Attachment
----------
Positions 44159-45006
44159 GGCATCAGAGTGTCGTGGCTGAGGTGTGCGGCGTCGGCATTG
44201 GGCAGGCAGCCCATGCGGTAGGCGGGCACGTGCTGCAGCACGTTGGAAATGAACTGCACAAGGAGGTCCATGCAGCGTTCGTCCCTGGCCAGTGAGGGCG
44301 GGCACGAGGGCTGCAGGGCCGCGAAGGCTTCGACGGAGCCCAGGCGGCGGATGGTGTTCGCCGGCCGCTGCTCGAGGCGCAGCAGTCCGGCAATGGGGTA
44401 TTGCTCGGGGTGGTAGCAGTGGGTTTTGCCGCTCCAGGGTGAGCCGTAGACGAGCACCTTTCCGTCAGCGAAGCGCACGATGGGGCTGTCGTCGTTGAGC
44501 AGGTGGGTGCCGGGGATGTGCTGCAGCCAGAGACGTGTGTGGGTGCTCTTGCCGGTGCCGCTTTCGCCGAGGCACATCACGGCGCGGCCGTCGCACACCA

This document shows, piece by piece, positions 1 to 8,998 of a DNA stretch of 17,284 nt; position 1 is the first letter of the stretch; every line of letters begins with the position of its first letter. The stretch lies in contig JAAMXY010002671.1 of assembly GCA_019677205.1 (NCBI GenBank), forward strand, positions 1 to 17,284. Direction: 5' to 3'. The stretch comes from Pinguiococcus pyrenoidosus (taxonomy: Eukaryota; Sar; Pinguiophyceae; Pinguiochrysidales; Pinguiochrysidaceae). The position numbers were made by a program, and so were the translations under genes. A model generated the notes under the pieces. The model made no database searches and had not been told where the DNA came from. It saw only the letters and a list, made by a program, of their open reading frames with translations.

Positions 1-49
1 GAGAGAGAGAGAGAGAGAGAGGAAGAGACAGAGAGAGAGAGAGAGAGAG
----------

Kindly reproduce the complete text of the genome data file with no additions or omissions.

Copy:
Positions 44159-45006
44159 GGCATCAGAGTGTCGTGGCTGAGGTGTGCGGCGTCGGCATTG
44201 GGCAGGCAGCCCATGCGGTAGGCGGGCACGTGCTGCAGCACGTTGGAAATGAACTGCACAAGGAGGTCCATGCAGCGTTCGTCCCTGGCCAGTGAGGGCG
44301 GGCACGAGGGCTGCAGGGCCGCGAAGGCTTCGACGGAGCCCAGGCGGCGGATGGTGTTCGCCGGCCGCTGCTCGAGGCGCAGCAGTCCGGCAATGGGGTA
44401 TTGCTCGGGGTGGTAGCAGTGGGTTTTGCCGCTCCAGGGTGAGCCGTAGACGAGCACCTTTCCGTCAGCGAAGCGCACGATGGGGCTGTCGTCGTTGAGC
44501 AGGTGGGTGCCGGGGATGTGCTGCAGCCAGAGACGTGTGTGGGTGCTCTTGCCGGTGCCGCTTTCGCCGAGGCACATCACGGCGCGGCCGTCGCACACCA

This document shows, piece by piece, positions 1 to 8,998 of a DNA stretch of 17,284 nt; position 1 is the first letter of the stretch; every line of letters begins with the position of its first letter. The stretch lies in contig JAAMXY010002671.1 of assembly GCA_019677205.1 (NCBI GenBank), forward strand, positions 1 to 17,284. Direction: 5' to 3'. The stretch comes from Pinguiococcus pyrenoidosus (taxonomy: Eukaryota; Sar; Pinguiophyceae; Pinguiochrysidales; Pinguiochrysidaceae). The position numbers were made by a program, and so were the translations under genes. A model generated the notes under the pieces. The model made no database searches and had not been told where the DNA came from. It saw only the letters and a list, made by a program, of their open reading frames with translations.

Positions 1-49
1 GAGAGAGAGAGAGAGAGAGAGGAAGAGACAGAGAGAGAGAGAGAGAGAG